When Cutting Costs… Adds Them: Evaluating Decisions for Value & Complexity (Part 1)

Recently, I’ve had the chance to experience several cases where well-intentioned managers made decisions to “cut costs” – actions which in immediate near-term ways lowered incremental spending – and created unintended consequences that over time actually RAISED costs.  Over the coming weeks, we’ll explore these in some detail.  Is your organization making some of these sorts of questionable decisions – imagining that it is saving money?  Here’s case number one:

On a recent flight – a mechanical engineer from a sophisticated international equipment company – one of the Fortune Global “50” – told me that according to “new policy”, he and his peers must elect to “save money” by no longer flying direct to their business destinations.  Instead, they must fly via connecting destinations – adding sometimes 2x or more of inflight and travel time from their home base to broader destinations.   In the short run:  this company “saves” travel dollars – lets estimate that very optimistically the savings is 50% of a domestic ticket.  The average domestic ticket price approximates $250 (1).  This company flies dozens of key employees on business trips – many at least twice per month.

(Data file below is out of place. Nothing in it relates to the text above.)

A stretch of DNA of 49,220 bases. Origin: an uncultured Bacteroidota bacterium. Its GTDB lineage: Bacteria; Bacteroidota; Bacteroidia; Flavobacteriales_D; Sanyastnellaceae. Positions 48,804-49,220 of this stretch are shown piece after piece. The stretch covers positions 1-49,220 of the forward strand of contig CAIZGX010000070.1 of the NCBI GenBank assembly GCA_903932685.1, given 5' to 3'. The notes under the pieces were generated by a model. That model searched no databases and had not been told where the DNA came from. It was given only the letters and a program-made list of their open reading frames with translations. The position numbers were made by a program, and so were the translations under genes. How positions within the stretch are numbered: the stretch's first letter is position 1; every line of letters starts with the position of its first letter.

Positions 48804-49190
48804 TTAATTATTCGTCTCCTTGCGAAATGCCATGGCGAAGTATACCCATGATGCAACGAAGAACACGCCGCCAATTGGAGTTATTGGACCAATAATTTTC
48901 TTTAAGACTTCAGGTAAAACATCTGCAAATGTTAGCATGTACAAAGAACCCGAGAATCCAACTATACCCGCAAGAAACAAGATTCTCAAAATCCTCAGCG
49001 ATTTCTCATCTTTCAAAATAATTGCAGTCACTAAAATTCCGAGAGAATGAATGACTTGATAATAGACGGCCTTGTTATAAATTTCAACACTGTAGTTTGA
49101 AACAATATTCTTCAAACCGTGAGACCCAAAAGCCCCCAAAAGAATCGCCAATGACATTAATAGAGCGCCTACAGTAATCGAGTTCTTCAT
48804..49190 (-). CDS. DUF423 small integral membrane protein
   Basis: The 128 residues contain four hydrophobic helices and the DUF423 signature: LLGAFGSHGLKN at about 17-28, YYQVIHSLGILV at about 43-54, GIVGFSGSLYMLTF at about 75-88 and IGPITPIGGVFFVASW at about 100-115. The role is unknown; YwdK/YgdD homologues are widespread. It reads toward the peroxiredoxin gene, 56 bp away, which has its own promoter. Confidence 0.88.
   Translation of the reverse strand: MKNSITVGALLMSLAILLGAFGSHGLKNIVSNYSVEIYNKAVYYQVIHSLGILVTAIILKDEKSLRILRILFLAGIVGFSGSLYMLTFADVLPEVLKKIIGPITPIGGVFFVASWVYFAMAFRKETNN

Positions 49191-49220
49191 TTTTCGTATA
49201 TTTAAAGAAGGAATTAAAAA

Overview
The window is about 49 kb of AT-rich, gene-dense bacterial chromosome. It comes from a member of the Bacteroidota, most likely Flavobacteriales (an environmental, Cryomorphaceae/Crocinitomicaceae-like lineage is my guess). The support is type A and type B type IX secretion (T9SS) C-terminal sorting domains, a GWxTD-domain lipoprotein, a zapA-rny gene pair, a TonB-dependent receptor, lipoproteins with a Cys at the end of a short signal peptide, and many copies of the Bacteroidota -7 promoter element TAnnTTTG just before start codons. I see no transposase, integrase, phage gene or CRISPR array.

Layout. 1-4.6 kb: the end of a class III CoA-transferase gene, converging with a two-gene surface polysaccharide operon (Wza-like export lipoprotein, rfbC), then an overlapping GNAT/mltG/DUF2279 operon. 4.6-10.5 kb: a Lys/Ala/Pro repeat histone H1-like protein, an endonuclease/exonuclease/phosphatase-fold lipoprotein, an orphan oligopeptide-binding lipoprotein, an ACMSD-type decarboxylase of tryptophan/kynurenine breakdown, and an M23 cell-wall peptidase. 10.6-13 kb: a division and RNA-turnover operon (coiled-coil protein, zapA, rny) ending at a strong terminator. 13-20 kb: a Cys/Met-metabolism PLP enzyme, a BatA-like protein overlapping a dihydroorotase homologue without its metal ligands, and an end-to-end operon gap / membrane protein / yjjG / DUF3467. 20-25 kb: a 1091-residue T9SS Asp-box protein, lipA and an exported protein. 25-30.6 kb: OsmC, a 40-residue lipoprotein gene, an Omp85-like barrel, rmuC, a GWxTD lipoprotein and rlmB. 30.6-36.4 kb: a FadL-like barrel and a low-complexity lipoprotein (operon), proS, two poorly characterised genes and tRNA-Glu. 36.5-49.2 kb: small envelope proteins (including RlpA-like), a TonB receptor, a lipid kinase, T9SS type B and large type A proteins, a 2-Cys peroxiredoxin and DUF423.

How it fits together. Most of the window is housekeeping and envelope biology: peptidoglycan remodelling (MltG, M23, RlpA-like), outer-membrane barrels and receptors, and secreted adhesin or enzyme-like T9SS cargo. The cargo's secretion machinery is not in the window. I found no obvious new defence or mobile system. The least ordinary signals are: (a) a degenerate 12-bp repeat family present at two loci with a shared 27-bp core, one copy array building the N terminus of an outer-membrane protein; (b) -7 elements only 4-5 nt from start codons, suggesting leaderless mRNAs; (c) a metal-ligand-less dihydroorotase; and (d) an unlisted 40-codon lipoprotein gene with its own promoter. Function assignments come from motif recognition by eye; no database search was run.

What are the consequences for the engineer – and his dozens of colleagues?  They spend dramatically more “unproductive” time on the airplane – time when they cannot be working, contributing, or meeting with customers.  Perhaps this travel time is SO unproductive that they will choose to travel less (THIS would certainly reduce travel costs…).

Flying Against the ClockHowever, if meeting customers, vetting suppliers, evaluating new equipment (etc.) for this growing business remains important… then these employees will incur these “losses” to productivity.  The company will “save” out-of-pocket travel expenses – likely booked as SG&A.  This engineer and his peers will also understand viscerally a core message from the company about the “value” of their time and contribution – and business urgency.

  • What is the net value of this decision?
  • In light of that contribution (and the losses associated with the travel policy), have the financial managers at this company made a wise decision?
  • What are the gains to the business – and what are the “real” costs?
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